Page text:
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Proteomics and bioinformatics of the insecticide DDT target | 51072
Journal of Clinical Toxicology

Journal of Clinical Toxicology
Open Access

ISSN: 2161-0495

+44 1478 350008

Proteomics and bioinformatics of the insecticide DDT target


2nd International Summit on Toxicology

October 07-09, 2013 Hampton Inn Tropicana, Las Vegas, NV, USA

Hassan M. Younis

Accepted Abstracts: J Clinic Toxicol

Abstract :

T he insecticide, 1, 1-bis (p-chlorophenyl)-2, 2, 2-trichloroethane (DDT) has been used for control of malaria mosquitoes and other insect vectors of human diseases since 1945. Its use poses an environmental dilemma and efforts to replace it have been hampered by lack of information about its molecular target. The study presented here is the first to identify such a target as the insect ATP synthase that provides new clues for specific insecticidal design. The ATPase activity of the enzyme preparations from Apis mellifera was inhibited up to 97% by 1.5 μM DDT, whereas the enzyme from bovine was insensitive to DDT. The inhibition of the insect enzyme activity was associated with the presence of a 23 kDa protein band of the enzyme that existed in the preparations from Apis mellifera (DDT-susceptible) but was absent from the preparations of the enzyme from DDT-insensitive sources. Evidence provided by using 2D gels and mass spectrometry peptide analysis showed that this protein band is a mixture of subunit ?d? and oligomycin sensitivity conferral protein (OSCP) of the Apis mellifera ATP synthase, and that no obvious counterpart of this protein mixture is present in the DDT-insensitive bovine enzyme. The OSCP of the bee?s ATP synthase contained 207 amino acids compared to 190 in bovine, which is insensitive to DDT, and the identities were only 47%. Subunit ?d? of the bees had no counterpart in the bovine. Both subunits, the OSCP and subunit ?d?, are components of the peripheral stalk (the stator) of the ATP synthase. Interaction of DDT with OSCP and/or subunit ?d? would interrupt such a structure, freeze the mechanical rotation of the enzyme and block synthesis of ATP. Identification of the DDT?s molecular target will lead the way to new target based insecticides aimed to protect plant, combat malaria and other insect transmitted diseases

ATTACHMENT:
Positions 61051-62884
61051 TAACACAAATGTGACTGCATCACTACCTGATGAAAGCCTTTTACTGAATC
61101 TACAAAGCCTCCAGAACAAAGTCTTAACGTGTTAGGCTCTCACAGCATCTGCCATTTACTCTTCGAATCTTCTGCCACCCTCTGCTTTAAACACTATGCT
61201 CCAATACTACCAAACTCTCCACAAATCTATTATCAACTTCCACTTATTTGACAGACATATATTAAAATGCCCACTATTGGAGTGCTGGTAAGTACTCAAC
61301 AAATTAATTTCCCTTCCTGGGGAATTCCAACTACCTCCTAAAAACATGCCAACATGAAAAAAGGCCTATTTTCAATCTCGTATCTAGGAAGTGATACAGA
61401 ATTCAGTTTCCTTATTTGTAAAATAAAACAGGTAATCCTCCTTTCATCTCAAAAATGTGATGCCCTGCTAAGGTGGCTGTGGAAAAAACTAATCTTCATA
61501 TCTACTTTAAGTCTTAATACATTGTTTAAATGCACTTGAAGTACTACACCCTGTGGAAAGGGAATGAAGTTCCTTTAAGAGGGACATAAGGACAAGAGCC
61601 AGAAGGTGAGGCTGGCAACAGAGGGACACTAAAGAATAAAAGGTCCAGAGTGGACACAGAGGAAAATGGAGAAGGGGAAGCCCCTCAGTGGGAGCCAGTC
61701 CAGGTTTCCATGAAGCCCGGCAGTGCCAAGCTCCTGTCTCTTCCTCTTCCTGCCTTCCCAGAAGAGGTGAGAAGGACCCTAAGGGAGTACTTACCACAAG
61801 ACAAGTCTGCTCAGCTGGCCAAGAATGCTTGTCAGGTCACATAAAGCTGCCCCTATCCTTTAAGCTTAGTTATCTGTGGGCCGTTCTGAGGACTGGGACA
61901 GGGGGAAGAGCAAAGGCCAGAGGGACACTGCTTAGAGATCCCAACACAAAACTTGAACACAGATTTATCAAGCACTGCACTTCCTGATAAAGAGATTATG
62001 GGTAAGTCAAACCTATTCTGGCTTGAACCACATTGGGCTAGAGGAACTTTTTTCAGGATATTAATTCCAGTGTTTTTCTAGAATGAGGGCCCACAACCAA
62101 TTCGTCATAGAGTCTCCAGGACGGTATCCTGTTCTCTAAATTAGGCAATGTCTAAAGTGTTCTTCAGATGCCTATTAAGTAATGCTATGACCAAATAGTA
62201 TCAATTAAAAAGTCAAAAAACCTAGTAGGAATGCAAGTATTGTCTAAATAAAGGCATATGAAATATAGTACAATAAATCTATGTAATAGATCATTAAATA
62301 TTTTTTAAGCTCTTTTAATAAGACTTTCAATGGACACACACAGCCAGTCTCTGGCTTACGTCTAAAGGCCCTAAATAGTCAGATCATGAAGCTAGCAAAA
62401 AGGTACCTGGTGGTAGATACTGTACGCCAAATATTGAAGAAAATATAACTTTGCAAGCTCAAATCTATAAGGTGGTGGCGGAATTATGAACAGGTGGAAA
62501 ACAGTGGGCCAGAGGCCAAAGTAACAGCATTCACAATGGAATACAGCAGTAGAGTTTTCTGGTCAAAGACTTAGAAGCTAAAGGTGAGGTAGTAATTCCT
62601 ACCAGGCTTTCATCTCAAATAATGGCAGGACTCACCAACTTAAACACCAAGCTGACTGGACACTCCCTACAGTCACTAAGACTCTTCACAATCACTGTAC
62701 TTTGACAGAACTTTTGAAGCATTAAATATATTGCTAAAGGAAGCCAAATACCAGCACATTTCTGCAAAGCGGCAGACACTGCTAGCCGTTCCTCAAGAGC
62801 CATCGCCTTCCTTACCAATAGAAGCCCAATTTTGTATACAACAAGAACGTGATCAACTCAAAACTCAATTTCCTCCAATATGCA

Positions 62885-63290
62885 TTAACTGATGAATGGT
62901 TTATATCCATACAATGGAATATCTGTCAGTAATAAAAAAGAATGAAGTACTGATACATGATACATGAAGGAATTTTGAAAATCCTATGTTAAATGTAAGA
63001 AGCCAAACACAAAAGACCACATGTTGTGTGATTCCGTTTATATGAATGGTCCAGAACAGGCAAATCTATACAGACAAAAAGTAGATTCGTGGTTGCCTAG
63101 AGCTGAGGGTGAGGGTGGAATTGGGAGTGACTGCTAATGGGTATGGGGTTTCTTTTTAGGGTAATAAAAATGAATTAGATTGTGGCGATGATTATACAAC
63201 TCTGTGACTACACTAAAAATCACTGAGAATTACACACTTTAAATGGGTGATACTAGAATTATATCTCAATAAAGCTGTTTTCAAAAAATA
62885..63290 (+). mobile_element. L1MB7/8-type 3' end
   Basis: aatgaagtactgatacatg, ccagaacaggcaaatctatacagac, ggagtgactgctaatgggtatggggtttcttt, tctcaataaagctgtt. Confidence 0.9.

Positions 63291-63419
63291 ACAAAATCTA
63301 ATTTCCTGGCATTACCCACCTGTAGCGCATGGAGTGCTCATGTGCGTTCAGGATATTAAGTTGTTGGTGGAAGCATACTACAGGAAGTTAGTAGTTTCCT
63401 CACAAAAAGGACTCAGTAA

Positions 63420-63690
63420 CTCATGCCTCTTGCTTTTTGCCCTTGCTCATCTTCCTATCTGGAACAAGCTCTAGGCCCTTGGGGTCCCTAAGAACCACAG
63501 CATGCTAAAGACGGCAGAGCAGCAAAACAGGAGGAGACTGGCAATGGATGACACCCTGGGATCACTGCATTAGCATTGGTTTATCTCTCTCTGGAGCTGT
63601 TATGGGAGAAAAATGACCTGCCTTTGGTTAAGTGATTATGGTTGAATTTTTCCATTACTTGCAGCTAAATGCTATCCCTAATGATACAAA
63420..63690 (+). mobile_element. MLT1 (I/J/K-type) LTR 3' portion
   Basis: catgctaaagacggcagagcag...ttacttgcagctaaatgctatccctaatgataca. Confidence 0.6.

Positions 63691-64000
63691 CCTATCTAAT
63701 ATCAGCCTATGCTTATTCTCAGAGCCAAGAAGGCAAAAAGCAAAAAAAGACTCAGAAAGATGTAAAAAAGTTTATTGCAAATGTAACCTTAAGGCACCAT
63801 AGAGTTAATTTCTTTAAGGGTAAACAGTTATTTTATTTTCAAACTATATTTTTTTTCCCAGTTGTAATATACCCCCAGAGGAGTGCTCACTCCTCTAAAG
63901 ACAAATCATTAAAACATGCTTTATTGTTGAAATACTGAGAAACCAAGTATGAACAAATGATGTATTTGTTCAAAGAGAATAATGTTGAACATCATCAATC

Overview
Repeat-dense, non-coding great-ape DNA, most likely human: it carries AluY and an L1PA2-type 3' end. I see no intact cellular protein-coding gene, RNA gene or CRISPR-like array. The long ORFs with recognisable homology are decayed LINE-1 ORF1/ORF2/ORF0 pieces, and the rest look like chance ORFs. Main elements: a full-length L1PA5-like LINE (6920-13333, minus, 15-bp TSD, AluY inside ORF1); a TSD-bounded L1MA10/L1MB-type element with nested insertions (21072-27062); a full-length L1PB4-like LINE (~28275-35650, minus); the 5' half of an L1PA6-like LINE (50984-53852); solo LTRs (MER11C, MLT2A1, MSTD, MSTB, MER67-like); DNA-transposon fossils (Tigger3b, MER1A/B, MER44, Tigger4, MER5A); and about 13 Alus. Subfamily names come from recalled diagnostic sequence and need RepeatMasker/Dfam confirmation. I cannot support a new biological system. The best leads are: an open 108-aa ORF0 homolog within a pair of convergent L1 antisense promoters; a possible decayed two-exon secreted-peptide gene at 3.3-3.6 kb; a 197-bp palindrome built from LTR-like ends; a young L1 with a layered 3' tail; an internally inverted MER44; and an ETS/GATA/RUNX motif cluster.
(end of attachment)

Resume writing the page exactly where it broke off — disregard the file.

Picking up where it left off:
Biography :

Hassan M. Younis has completed his Ph.D. from Alexandria University and postdoctoral studies from Cornell University, Section of Biochemistry, Molecular and Cell Biology and from University of Illinois at Urbana, School of Life Sciences and School of Chemical Sciences. A coordinator of Biochemistry and Molecular Biology at the University of Alexandria Research center (UNARC), and Professor of Pesticide Chemistry and Technology, Faculty of Agr., He has published more than 60 papers and a contributor to main Biochemical Journals i.e., JBC, Biochemistry, BBA, BBRC, Biotechnol Appl Biochem, J Bioenerg & Biomembr and others. He is the founder of the Egyptian Society for Promotion of Scientific Research and founder of the Egyptian Science Magazine (ESM), ISSN: 1687-3815

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